Aside from how depressing this is policy-wise, it is depressing for the work I have done over the last decade, since I have been the main person regularly raising prices as an issue.

    Jeremy – Maybe I should be grateful they have reached a half-way point with vouchers, albeit again not really understanding them. But this was market ideas essentially winning by default: in the submissions I read (and I read them from all the major interest groups, institutions and individuals, plus assorted others) only pro-voucher advocates seriously considered allocative mechanisms.

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  5. Ironic that those who operate in higher education policy have little intellectual interest! But surely policy-makers aren’t stupid – they know the type of report they will get from a certain person and would have known that they could have gotten get a more constructive report from someone more market-orientated. I suspect that although the political pain from higher fees may be relatively modest, the payoff from getting it right is even smaller.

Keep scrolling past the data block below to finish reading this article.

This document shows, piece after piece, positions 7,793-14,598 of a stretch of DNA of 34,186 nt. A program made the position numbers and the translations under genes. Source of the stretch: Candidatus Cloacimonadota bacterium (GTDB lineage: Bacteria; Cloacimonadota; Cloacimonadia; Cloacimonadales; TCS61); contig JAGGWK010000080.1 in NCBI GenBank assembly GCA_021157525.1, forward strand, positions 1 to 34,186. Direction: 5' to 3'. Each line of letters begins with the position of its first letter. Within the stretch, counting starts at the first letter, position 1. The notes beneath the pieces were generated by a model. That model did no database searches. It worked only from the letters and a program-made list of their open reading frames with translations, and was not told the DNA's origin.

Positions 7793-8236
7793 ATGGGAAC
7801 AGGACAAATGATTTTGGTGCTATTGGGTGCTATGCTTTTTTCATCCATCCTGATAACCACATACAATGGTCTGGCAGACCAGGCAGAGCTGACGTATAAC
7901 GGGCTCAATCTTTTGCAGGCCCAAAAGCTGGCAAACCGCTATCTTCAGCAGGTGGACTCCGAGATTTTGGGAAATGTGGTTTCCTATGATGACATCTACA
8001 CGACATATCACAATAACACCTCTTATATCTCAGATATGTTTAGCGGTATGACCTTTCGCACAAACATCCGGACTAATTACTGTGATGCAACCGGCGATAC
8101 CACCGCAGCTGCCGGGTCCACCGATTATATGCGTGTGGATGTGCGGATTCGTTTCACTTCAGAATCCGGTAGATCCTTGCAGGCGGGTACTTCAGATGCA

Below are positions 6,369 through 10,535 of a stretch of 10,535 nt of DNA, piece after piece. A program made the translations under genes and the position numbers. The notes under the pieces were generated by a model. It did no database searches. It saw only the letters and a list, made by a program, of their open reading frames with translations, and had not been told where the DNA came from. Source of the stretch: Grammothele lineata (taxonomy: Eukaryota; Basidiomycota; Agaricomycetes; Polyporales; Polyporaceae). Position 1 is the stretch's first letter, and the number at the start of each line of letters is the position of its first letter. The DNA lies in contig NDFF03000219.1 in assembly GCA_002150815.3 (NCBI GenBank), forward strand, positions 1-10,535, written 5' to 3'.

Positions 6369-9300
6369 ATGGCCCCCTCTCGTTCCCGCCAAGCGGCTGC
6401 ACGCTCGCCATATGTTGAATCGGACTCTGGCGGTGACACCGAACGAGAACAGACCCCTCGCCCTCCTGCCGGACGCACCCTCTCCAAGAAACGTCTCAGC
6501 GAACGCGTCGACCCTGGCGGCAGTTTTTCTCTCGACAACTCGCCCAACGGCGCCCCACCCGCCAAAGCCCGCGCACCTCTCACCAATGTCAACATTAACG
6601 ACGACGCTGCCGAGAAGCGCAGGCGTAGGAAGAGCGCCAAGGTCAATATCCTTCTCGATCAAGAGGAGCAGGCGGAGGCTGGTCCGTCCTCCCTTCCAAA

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  6. Am I reading the IA paper wrong or does Nursing seriously cost 50% more in total than law? You’ve argued before that with deregulated fees most courses would increase in cost. If that’s the case would it not then make sense for the government to at least let courses like law increase substantially to properly reflect the future income they generate?
    Methinks this would also make courses like Nursing and Education (where there are shortages) relatively more appealing. Not sure if that’s actually in my interest though since anything that helps continues the shortage in qualified nurses will lead to me getting paid more.